A bottle of wine always comes in handy: be it as a gift to take to a party or for friends, family, business associates or colleagues. Wines are both non-binding and personal at the same time. However, taste can differ widely and so does the range of varieties available.
Those unfamiliar with a wine who have no time for tasting have to rely on the label. It is the business card of the company and the wine-growing estate, respectively. If the label fits the overall appearance of the brand, thereby becoming an integral part of it, recognition levels rise and customer loyalty is strengthened.
Peter Schweiger sends a clear message about the maturity of his wine through design. The hands of the clock point to 4 o’clock – before April no wine of the previous year’s vintage is put on the market. Photo: Weingut Peter Schweiger
This is why many wine suppliers now use consistent label design for their collections – making it clear at a glance that these wines are members of one family although they differ in variety. A very similar approach is adopted when modernising a brand’s image. Most of the time the basic design elements are retained and only the design look and feel are adapted to the zeitgeist – by slightly changing the typeface, for example, or by adding more white to the label or by using natural paper. In contrast to this, wine vendors deliberately focus on strikingly different looks for special products such as signature or seasonal wines, new cuvées or specialties such as organic wines.
Wines made by Emil Bauer & Söhne’s wine-growing estate provoke shoppers with striking labels. Photo: Weingut Emil Bauer & Söhne
Plain to opulent
Simply put, a label is nothing but a “signpost” with product information. However, what features on the top, centre and rear label often says a lot more about the wine than discernible a first sight.
To underline a personal note and the handcrafted nature of the wine photos of the vintner are often printed on the label on the back of the bottle. A similar message is sent by labels that appear to be signed by hand. The message is clear: with our wines the vintner him or herself personally stands for the quality of the wine.
The label of Weingut Peter Schweigers underlines that wines should be given sufficient time for ageing if possible. It features a clock next to a compass that symbolises attachment to the region. The hand points to 4 o’clock because the wines of the previous year’s vintage are not released before April.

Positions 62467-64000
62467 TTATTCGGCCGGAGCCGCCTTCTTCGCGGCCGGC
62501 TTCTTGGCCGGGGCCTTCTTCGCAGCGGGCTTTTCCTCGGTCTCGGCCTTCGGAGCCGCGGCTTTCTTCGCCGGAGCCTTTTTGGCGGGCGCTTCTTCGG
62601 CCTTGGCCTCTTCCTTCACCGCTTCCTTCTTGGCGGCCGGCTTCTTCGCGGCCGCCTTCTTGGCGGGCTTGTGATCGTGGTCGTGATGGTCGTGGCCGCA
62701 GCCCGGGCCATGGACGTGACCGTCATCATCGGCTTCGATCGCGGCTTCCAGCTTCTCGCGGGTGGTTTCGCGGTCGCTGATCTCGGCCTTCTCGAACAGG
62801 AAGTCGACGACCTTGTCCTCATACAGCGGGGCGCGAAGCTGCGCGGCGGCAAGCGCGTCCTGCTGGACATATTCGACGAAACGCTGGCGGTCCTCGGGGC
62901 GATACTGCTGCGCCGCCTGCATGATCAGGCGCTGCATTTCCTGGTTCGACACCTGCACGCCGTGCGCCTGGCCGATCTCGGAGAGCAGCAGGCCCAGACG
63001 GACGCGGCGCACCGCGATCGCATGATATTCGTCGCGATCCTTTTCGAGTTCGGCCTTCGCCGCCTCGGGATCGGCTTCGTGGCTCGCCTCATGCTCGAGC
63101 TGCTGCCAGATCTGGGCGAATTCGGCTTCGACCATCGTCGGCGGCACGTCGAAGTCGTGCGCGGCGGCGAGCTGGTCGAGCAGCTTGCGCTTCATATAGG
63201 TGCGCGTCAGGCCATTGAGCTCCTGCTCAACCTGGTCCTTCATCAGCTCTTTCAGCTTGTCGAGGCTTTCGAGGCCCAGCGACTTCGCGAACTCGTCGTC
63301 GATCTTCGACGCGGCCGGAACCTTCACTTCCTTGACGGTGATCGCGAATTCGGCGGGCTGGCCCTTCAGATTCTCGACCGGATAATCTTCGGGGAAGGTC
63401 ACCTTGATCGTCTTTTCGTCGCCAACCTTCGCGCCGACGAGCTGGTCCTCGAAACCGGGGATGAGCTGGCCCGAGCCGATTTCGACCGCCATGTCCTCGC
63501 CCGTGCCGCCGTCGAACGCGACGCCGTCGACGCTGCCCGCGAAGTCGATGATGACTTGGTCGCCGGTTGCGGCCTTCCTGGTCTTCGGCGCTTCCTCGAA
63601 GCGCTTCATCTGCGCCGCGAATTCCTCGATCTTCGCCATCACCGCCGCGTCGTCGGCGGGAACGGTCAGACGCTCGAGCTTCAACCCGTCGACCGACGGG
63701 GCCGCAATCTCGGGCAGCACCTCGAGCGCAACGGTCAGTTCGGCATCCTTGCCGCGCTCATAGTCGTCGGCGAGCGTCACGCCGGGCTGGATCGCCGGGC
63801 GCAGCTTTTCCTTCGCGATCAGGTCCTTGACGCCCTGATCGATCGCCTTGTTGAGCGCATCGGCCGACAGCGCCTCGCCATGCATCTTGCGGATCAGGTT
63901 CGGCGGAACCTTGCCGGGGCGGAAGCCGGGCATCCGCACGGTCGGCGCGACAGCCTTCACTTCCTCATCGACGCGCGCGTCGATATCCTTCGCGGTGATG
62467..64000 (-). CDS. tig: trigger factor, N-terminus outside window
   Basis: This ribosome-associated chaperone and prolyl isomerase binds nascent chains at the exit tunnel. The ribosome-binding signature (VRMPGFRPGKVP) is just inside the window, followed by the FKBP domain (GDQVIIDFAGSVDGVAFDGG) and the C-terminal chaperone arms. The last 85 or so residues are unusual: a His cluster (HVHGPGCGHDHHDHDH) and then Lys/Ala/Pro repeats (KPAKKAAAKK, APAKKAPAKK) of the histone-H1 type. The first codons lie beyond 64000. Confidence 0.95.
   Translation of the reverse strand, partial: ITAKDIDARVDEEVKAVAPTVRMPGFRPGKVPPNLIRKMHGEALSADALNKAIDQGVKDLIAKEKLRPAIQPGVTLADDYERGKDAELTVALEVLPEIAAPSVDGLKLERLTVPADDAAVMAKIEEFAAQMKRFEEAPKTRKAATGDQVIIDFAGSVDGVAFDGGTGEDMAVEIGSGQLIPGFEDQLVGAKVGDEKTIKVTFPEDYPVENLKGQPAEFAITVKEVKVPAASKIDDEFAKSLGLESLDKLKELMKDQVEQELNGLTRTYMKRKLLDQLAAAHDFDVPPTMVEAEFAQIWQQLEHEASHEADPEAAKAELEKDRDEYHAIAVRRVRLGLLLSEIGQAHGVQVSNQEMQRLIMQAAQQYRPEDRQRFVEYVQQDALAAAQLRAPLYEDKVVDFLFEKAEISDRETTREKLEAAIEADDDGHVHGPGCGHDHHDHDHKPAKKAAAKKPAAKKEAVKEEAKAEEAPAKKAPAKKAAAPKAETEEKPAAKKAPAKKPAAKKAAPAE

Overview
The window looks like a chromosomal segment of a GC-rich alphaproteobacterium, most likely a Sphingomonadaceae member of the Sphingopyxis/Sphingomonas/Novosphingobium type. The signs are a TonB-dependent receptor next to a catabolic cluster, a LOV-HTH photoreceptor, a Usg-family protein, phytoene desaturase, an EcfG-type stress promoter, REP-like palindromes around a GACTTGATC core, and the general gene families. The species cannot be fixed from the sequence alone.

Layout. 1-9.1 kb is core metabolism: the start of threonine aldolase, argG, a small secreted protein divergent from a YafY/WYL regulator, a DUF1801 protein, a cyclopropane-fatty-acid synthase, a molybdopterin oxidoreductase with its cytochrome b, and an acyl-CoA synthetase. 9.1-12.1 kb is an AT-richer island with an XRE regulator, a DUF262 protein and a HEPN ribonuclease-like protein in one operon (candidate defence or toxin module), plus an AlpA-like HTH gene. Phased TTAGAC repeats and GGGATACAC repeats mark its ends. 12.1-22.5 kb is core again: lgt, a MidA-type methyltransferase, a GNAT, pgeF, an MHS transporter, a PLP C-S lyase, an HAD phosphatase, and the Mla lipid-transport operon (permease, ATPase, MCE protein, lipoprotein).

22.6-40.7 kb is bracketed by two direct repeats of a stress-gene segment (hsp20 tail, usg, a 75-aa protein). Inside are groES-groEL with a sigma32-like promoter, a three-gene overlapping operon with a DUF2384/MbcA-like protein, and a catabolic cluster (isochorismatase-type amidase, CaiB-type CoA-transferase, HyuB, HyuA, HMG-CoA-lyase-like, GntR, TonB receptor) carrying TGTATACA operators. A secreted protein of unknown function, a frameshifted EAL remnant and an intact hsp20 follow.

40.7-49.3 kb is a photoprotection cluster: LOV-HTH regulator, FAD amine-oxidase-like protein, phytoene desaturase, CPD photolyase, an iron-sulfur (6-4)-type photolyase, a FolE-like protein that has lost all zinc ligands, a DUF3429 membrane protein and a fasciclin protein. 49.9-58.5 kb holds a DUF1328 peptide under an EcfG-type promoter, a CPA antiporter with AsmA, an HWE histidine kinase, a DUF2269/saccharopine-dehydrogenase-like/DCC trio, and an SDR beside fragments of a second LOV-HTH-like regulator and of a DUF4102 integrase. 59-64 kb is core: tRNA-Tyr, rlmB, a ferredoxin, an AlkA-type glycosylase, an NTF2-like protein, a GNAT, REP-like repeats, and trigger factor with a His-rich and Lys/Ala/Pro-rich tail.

The raised middle finger subtitled ‘Fuck off Intolerance’ on the label of Fred Strieth’s Rheingau wine is a statement against intolerance and racism. Photo: Weingut Strieth.
In general, it can be said that wine labels have been pared down over the past ten years. Featuring plain elements for the most part they look a lot more exquisite and uncluttered today. Additional information is generally featured on the back; the front label aims to convey the brand and the identity of the wine-growing estate. Organic wine certificates or special wine ratings that used to be featured prominently in the past are now increasingly giving way to names, logos or terroirs.
Another trend in wine labels is hip strap lines or plays on words with sometimes provocative connotations. Whether a wine named “Our Daily Bread” or featuring a raised middle finger goes down well in a Catholic village does not seem to have worried the creative minds behind such labels. Instead, they have their sights on a hip, young target group. Names like ‘Scheu ..., aber geil’(Shy… but hot) (making reference to the Scheu vine) ‘Freundschaftsspiel (Friendly)’ or ‘Pornfelder’ – combining the PORTugieser and DornFELDER varieties are all aimed at dispelling the fusty image of a very tradition-rich sector among the young crowd. For some wine-growing estates this seems to be the right approach. They see that this image facelift has positively impacted sales and that marketing and packaging have gained in importance.
As personal as it gets: with glue-it-yourself wine labels. Photo: Michael Felix Kijac, Kolorit Design
Those still not finding the right message among the labels offered on wine shelves can simply have their favourite labels printed. Webshops and graphic art agencies already offer a variety of pre-designed wine bottle stickers for different occasions. For Christmas you toast with ‘Merry Drunk I’m Christmas’, for Valentine’s Day you are ‘Drunk with Love’ and on the days in-between the motto reads ‘I’m on a wine diet, I already lost three days’. And if you are still not happy, why not go for completely customised wine labels – for a wedding or an anniversary.